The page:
• Abstract: As the 2020 presidential campaign heats up, the issue of billionaires ascendant within American politics will once again take center stage. The country could see another billionaire candidate challenge the incumbent billionaire president, whose many informal advisers and cabinet members run in similar circles. Several ultrarich elites will inevitably break new records with their individual campaign contributions. A voter could be forgiven for thinking that billionaires have publicly co-opted the political system. In a much-needed new book Billionaires and Stealth Politics, Benjamin I. Page, Jason Seawright, and Matthew J. Lacombe argue that these public actions are just the tip of the iceberg. For all the money billionaires invest in campaigns, parties, and issues, only rarely do they say anything in public to explain their preferences or reasons for pursuing specific aims. Billionaires engage in what the authors term stealth politics: they are extremely active in politics but remain intentionally quiet about the extent of their activities and influence. That silence is even more deafening with regard to issues where billionaires diverge from their less affluent fellow citizens, such as tax rates and redistributive policies.
  • Topic: Economics, Politics, Book Review, Political Science
  • Political Geography: North America, United States of America
  • Author: Clarisa Pérez-Armendáriz
  • Publication Date: 09-2019
  • Content Type: Journal Article
  • Journal: Political Science Quarterly
  • Institution: Academy of Political Science
  • Abstract: How do international migrants affect their origin countries’ politics? Drawing on evidence from the cases of Colombia, Ecuador, and Mexico, Migrants and Political Change in Latin America argues that migrants gain new attitudes and economic resources as a result of experiences in their receiving countries that they then transmit to their origin countries through economic and social remittances and through return migration. Jiménez claims that by transmitting resources and ideas through these three channels, migrants create changes in the politics of their origin countries that they never intended or envisioned. These effects are mediated by local conditions in origin countries such as levels of education and wealth. Moreover, the social networks in which both types of remittances and return migrants are embedded augment their political effects.
  • Topic: Migration, Politics, Book Review, Political Science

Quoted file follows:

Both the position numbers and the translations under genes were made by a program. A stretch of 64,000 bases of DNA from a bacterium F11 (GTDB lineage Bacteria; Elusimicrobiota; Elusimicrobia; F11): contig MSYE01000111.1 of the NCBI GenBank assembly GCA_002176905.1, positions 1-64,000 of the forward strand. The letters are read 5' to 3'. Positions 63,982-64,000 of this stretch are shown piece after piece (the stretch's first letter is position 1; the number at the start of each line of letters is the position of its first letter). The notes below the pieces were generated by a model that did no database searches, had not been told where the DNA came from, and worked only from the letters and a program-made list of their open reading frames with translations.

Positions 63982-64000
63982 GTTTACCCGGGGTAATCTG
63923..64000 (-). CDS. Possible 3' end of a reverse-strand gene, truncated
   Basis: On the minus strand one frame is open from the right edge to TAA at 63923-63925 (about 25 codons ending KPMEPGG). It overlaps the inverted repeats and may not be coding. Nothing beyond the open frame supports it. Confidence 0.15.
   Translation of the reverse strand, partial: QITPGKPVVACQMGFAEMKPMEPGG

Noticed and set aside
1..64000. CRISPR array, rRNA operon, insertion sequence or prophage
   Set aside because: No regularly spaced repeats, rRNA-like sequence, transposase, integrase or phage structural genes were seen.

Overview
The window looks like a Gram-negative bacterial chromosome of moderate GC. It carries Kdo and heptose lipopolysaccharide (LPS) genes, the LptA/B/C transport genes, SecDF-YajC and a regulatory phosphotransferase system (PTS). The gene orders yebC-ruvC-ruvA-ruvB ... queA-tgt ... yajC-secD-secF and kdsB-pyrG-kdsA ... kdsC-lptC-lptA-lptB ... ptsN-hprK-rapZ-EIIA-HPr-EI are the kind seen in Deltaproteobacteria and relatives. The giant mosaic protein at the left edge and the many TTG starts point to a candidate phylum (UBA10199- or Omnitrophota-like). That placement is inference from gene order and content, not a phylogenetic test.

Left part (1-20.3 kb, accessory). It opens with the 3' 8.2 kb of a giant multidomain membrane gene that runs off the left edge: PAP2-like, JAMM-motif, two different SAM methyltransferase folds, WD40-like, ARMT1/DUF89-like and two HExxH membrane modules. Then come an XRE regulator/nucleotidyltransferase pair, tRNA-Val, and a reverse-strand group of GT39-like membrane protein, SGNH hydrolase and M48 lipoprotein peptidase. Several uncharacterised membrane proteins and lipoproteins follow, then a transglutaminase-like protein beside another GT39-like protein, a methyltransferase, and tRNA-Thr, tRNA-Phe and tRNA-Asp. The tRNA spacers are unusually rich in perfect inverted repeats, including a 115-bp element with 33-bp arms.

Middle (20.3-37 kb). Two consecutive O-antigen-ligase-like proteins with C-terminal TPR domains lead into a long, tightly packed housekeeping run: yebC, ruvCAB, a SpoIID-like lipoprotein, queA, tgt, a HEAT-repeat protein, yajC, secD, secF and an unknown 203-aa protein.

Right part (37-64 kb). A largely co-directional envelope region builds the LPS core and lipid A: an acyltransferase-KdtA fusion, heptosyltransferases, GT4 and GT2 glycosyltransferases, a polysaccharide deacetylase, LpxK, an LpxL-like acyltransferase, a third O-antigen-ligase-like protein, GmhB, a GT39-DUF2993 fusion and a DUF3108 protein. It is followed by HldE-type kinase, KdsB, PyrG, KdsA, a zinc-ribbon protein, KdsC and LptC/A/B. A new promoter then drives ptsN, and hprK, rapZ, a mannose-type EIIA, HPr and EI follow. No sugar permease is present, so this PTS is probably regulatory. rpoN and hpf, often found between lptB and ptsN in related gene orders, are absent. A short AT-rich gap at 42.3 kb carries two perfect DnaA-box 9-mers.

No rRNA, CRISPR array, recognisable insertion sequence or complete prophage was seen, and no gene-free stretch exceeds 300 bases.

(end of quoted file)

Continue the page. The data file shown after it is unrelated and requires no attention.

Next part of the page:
• Political Geography: Latin America
  • Author: Spencer Piston
  • Publication Date: 07-2019
  • Content Type: Journal Article
  • Journal: Political Science Quarterly
  • Institution: Academy of Political Science
  • Abstract: Who participates in American democracy? In particular, is it those with high levels of resources who most often vote, protest, contact elected officials, and discuss politics with friends? How unequal is political participation? Political scientists Kay Lehman Schlozman, Henry E. Brady, and Sidney Verba have contributed important answers to these questions over the past few decades. In their first book, Voice and Equality (1995) these scholars traced associations between resource possession and political participation, finding extensive evidence of inequalities in political voice. In their second book, The Unheavenly Chorus (2012), the authors reiterated and updated the analyses of the first. The authors also extended Voice and Equality in a number of ways, primarily by examining organizational-level as well as individual-level participatory inequalities, and by assessing the likely efficacy of various reform strategies. This third volume, Unequal and Unrepresented, “distill[s] two substantial books into a relatively short one…” (p. ix), repeating the core themes of the two earlier volumes. The presentation of the book is slightly different, foregrounding substance (even) more than before by relegating methodological details to footnotes. Thus, the book is perhaps best suited to an undergraduate audience.
  • Topic: Politics, Inequality, Book Review, Political Science
  • Political Geography: North America, United States of America
  • Author: Arjan H. Schakel
  • Publication Date: 07-2019
  • Content Type: Journal Article
  • Journal: Political Science Quarterly
  • Institution: Academy of Political Science
  • Abstract: The statement that geography matters for politics probably will not be contested by many political scientists. Therefore, it is quite surprising that few studies have systematically explored how the territorial distribution of preferences affects political processes and policy outcomes. This book by Scott Morgenstern is an important landmark study that puts geography high on the research agenda of comparative political science. Three features make this book worthwhile reading for scholars working on the nationalization of elections and parties. First, Morgenstern identifies two dimensions of party nationalization and shows that they are theoretically and empirically unrelated. Static nationalization refers to the extent to which party vote shares are homogeneously distributed across districts at a particular point in time. Dynamic nationalization taps into the consistency in the change of a party’s vote shares across time. The combination of these two dimensions leads to a useful fourfold categorization of nationalized, unstable, unbalanced, and locally focused parties. As Morgenstern shows in Chapters 7, 8, and 9, each type of party has different implications for electoral accountability and bill co-sponsorship among legislators.